I don’t know what I’m reading.
I stare and stare and stare at the book given to me by my professor but can’t bring myself to open it, because I don’t know what I’m reading. It’s not in a foreign language that I’m having a hard time translating, because ironically, that would be far too easy. It’s in my native language, the words registering to my brain like breathing, but I still don’t know what I’m reading.
What are these authors saying, as they twist and weave their words into a world that everyone around me seems to understand? I can see the surface level of what the author is trying to say, and if I try hard enough I know I can scratch at it to see the layer right underneath, but it’s not enough. It’s never enough.
“Don’t give excuses,” my professor says, and I know it comes across as an excuse as I try to explain that I can’t tell anyone what the underlying meaning of this scene means, or the symbolism it’s supposed to represent, since it goes flying over my head like a bird narrowly avoiding collision.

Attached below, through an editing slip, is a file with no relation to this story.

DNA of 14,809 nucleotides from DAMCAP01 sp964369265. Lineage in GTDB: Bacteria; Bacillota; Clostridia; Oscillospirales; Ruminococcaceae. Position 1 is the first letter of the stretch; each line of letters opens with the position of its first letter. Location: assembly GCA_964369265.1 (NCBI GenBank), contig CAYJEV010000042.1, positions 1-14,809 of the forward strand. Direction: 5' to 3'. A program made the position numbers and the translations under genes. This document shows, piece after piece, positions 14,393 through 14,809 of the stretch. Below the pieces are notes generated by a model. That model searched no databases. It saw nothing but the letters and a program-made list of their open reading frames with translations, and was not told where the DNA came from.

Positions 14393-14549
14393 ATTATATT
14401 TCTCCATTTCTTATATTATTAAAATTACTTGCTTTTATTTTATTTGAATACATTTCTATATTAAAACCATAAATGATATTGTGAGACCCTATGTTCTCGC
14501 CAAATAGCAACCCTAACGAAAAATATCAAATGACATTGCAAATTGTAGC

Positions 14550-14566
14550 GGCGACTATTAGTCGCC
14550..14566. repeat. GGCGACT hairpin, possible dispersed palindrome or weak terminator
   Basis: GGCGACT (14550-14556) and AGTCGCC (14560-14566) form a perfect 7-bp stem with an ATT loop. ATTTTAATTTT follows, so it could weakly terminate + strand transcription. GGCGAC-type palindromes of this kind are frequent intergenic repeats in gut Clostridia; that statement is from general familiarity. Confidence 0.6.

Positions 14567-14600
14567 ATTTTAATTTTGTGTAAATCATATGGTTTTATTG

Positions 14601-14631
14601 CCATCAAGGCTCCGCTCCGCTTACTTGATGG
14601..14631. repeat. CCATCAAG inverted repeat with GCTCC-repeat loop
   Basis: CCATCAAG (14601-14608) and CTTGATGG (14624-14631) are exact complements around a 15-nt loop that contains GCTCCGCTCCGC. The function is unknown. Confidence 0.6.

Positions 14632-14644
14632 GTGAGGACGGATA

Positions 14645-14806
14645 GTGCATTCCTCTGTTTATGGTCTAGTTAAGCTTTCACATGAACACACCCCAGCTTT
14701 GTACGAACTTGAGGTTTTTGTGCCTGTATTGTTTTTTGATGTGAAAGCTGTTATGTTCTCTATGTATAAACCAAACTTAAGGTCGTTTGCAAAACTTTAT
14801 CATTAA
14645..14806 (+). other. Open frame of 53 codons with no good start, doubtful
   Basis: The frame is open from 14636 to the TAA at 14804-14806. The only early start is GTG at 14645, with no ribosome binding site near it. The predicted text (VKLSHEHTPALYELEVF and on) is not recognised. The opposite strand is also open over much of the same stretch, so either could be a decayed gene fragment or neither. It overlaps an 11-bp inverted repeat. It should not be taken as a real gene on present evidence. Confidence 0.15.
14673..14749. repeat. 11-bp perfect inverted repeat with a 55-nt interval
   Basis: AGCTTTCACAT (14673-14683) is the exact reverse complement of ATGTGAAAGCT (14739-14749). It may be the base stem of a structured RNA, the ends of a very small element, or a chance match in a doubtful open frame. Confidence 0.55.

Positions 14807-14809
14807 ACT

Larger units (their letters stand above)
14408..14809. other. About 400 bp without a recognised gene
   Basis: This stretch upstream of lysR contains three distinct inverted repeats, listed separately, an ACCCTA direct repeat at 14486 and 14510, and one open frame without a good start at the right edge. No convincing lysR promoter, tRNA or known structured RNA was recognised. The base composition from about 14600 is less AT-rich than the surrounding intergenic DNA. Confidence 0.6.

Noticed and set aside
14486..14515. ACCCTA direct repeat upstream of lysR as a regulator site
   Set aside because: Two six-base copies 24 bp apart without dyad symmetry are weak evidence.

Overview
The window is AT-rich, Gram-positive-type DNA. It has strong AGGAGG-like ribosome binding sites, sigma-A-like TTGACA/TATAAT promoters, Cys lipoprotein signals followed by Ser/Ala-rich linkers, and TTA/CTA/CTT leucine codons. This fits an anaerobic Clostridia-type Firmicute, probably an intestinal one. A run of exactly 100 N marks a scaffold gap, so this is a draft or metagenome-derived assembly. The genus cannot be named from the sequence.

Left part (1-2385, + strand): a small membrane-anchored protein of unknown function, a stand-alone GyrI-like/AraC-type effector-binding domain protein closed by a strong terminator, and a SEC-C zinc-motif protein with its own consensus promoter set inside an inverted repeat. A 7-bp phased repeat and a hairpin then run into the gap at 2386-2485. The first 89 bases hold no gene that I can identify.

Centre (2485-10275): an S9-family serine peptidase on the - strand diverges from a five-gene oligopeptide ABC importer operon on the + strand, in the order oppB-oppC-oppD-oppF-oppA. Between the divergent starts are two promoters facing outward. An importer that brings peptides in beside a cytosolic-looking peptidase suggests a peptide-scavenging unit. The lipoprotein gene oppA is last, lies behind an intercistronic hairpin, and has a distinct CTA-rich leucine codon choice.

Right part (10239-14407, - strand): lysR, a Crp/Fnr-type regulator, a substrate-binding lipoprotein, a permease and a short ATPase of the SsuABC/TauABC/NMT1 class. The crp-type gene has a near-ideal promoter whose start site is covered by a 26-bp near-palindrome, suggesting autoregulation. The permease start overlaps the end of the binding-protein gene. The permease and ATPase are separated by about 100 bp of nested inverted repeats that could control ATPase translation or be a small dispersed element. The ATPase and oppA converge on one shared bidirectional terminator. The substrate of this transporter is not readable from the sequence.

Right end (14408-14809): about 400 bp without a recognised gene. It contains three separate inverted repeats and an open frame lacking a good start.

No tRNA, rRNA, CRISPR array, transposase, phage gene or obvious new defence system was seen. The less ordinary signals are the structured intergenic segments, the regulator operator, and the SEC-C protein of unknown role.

“You need to participate,” my professor says, and I know I need to try but how can I when everything that takes ages for me to think of is said within the first five minutes of class discussion? What takes me an hour takes my classmates a minute; what takes time for me to raise my hand for takes my classmates to the next topic, my contribution long past relevant.
How do I survive college this way? How do I get by when writing is what I’m good at, but I can’t understand the writing of other authors and poets who put just as much work into their stories as I do? I am a fraud; the looks of confusion and shame I receive when I state my major to the world are well-deserved.
“Could you share with the class?” my professor asks before we are dismissed, the eyes of my classmates tearing into my soul as I try to bring the words to my lips that I know will never come. What could I say to everyone that expects an intelligent conversation from a college senior?
“I’m sorry professor,” I say. “I can’t.” And I sag under the weight of disappointment.
It’s not my fault, after all. I don’t know what I’m reading.
college is getting to me. send help.